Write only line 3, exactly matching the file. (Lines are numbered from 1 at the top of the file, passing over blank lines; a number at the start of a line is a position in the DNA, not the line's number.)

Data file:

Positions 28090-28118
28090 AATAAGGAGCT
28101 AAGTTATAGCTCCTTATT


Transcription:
28101 AAGTTATAGCTCCTTATT